Knowing your Swimming Pool Covers – Three Types to Know


Winter and Safety Pool Covers

Swimming pool owners have a lot of fun in their pools, but also have a bit of responsibility to contend with as well. The simple fact is that once you own a pool you’ll quickly have to learn all about pH levels, pool chemicals, skimming, pump and filter maintenance, pool vacuums, and more. One area that you’ll also have to quickly learn about is that of swimming pool covers. There are a few different types of pool covers and while it’s a relatively easy subject to understand it is still a good idea to learn the differences each type of cover has. Each one has strengths and weaknesses, and each one accomplishes different things.

 

The first is just a Winter pool cover. A winter swimming pool cover fits over your pool and works to protect it in a few ways. It will stop leaves and other debris from falling into the pool, which is the primary benefit of one of these covers. But along with that, it can reduce the amount of sunlight entering a pool’s waters which will reduce the chemicals needed for maintenance over the fall and winter. It can also reduce animal related issues by eliminating the opportunity for animals to drink from the pool. The pool cover stretches over the swimming pool and is held in place by weighted bags along the perimeter of the pool. The main drawback of a winter swimming pool cover is safety – it won’t stop a child or pet from falling into the pool.

 

 Safety pool covers are just what they sound like. They take the winter pool cover to another level and provide safety for your family. These pool covers fit over the pool like a basic winter cover would, but they feature straps that cross over the cover and attach to anchor points installed around the perimeter of the pool. These anchor points and straps give the cover the added strength it needs to prevent accidental drowning. Safety pool covers provide all the protection from leaves and debris that a standard cover does, only with the added element of safety. There are only two disadvantages to these covers. The first is that they’re a bit more expensive than a standard cover due to their higher quality and extra components. The second is that they’re a little more complex to install. The straps must be connected adjusted properly, and it’s usually a little easier to install with two or three people.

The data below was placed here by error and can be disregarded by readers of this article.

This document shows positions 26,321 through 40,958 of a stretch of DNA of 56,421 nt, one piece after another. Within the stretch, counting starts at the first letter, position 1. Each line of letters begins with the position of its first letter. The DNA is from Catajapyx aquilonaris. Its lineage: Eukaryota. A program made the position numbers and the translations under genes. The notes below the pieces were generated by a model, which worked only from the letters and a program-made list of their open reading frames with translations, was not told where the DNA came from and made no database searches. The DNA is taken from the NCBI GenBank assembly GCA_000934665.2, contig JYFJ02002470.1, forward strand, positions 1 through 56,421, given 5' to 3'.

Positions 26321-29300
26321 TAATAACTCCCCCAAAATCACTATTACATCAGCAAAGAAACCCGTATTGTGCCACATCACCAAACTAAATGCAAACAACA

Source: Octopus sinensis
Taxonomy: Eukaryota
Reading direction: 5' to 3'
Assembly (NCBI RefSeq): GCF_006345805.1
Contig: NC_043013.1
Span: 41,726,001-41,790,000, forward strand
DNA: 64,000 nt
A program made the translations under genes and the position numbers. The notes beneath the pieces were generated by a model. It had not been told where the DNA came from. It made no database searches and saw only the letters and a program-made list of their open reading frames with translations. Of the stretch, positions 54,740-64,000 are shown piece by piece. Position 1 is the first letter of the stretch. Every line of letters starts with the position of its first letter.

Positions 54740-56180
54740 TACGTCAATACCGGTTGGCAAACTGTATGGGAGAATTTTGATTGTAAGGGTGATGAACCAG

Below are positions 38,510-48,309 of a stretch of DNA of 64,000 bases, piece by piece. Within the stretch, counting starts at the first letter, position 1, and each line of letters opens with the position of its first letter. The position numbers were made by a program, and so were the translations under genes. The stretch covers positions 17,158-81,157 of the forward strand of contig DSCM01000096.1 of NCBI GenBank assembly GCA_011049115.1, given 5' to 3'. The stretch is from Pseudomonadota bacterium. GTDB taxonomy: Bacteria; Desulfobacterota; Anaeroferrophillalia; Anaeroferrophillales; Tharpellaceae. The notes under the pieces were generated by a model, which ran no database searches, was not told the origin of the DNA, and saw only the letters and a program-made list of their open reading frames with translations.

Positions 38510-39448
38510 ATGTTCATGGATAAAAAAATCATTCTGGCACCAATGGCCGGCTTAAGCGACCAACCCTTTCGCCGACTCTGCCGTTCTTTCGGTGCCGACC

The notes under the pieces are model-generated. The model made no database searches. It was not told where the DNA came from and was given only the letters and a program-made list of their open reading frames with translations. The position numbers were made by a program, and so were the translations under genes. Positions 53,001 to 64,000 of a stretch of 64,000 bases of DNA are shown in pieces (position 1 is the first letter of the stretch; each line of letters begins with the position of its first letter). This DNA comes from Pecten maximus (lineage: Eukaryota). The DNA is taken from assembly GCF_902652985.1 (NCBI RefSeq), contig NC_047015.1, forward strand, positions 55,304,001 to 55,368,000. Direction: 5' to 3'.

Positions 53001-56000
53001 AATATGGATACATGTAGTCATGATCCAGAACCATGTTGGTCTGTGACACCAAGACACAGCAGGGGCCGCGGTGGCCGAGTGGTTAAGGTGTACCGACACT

Finally, there are solar pool covers. These provide an entirely different type of service to a swimming pool owner. They don’t block the sun, don’t protect against falling debris, and won’t stop accidental drowning from occurring. What they’re used for, however, is warming up your water. They can speed up the process of opening up your pool and can extend the summer swimming season well into fall. Solar covers, sometimes called solar blankets, can actually increase water temperatures by as much as fifteen degrees. They’re relatively inexpensive as well. The disadvantage here is obvious, and it’s that beyond warming the water they don’t really help with anything else.

 

There are a couple of other accessories worth knowing about as well. The first is a pool cover ‘pillow’. These inflate with air and go underneath the pool cover. They’re not designed to help shed water, but instead actually reduce damage done to your pool walls during a hard freeze. They’re effective in an in ground pool as well as in an above ground pool, and well worth adding to your shut-down routine. The other accessory is a leaf net. This net is basically another type of cover that lies on top of your primary cover. Once the fall leaves have completely left the trees

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